These are just a few examples. Red tape abounds, driving up the cost. Tearing down a single blight building typically takes between $10,000 and $12,000. In other words, to eradicate existing blight in Detroit would cost about half a billion dollars at the current rate. And that’s in a city with a $327 million accumulated deficit, a cash-flow deficit nearing $100 million, and $14.9 billion in unfunded liabilities. So Detroiters can be forgiven for their skepticism that things will ever change.
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Although Detroit’s government has failed to solve its blight problem, artists and charitable groups have been making small strides in recent decades.
When race riots broke out in Detroit in 1967, Heidelberg Street in East Detroit was located in one of the hardest-hit areas. Like the Motor City itself, Heidelberg Street didn’t recover afterward. The block continued to deteriorate until one day in 1986 when an artist named Tyree Guyton had an idea. Guyton, who lives in Detroit, used discarded objects and paint to turn the blighted buildings into open-air art installations.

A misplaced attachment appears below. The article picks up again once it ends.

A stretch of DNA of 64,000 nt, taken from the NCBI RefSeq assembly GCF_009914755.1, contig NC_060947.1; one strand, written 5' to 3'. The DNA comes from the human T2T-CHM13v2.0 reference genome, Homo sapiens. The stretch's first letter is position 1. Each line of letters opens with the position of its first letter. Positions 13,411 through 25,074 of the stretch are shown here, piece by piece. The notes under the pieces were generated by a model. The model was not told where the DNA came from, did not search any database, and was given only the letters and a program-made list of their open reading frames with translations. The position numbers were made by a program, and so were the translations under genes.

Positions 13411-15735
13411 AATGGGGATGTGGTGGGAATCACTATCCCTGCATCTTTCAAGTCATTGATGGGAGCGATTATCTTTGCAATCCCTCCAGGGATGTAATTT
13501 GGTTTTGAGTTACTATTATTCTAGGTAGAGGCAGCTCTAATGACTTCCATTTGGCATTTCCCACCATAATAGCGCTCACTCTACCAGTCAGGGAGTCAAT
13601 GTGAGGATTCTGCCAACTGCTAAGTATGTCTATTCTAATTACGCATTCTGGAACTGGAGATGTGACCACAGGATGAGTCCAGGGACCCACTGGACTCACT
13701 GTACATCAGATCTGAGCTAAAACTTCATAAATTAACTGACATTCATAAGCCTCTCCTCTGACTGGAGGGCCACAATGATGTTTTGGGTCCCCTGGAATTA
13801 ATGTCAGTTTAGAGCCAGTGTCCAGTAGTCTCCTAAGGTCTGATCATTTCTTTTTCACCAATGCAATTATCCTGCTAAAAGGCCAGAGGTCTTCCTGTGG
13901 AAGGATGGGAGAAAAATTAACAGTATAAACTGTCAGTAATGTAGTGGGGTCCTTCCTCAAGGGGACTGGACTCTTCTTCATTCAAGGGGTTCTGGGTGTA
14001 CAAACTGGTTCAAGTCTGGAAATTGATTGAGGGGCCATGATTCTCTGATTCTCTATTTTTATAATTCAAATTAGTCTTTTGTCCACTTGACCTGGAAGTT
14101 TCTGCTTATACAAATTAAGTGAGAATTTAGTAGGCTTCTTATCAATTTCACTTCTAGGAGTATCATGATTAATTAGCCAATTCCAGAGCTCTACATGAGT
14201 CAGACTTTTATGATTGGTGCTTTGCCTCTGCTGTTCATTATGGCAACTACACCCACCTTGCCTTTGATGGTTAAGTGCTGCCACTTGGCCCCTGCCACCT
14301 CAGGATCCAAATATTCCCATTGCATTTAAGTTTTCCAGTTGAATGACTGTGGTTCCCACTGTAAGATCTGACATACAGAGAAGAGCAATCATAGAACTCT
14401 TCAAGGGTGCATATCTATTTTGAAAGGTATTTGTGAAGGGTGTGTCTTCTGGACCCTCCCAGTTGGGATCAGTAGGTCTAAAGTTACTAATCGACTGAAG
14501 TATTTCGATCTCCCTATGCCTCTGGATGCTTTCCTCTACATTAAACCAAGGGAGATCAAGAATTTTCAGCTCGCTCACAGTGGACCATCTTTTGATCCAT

So began the Heidelberg Project, which transforms abandoned buildings into art. Heidelberg Street itself is a permanent art installation; Guyton and other volunteers have decorated buildings with stuffed animals, records, shopping carts, telephones, doll parts, and other bizarre items, creating garishly colorful displays. One might find them creepy, but blocks away, unadorned blight buildings mar the landscape, a genuine menace to neighbors. In comparison, the Heidelberg Project’s metamorphosed buildings appear more whimsical than scary. (View pictorial of the Heidelberg Project installations)
Guyton and his project have been featured in Time and Essence magazines, and on the Today show and other national media. The Heidelberg was the subject of an Emmy-winning HBO documentary, and pieces from the project have gone on display in Europe and Australia. Meanwhile, Heidelberg Street’s artistic fame has made it a top tourist attraction in Detroit — a draw that has kept the neighborhood safer. The Heidelberg Project also provides art education to children and collaborates with other community groups to lead neighborhood-revitalization projects around Detroit.
“We don’t really understand the impact of walking past a nasty, burnt-out building,” says Jenenne Whitfield, the executive director of the Heidelberg Project. “You can fix that script, you can turn things around. Ultimately, isn’t that what we want — to empower people? We don’t want to empower buildings, but they become the catalyst.”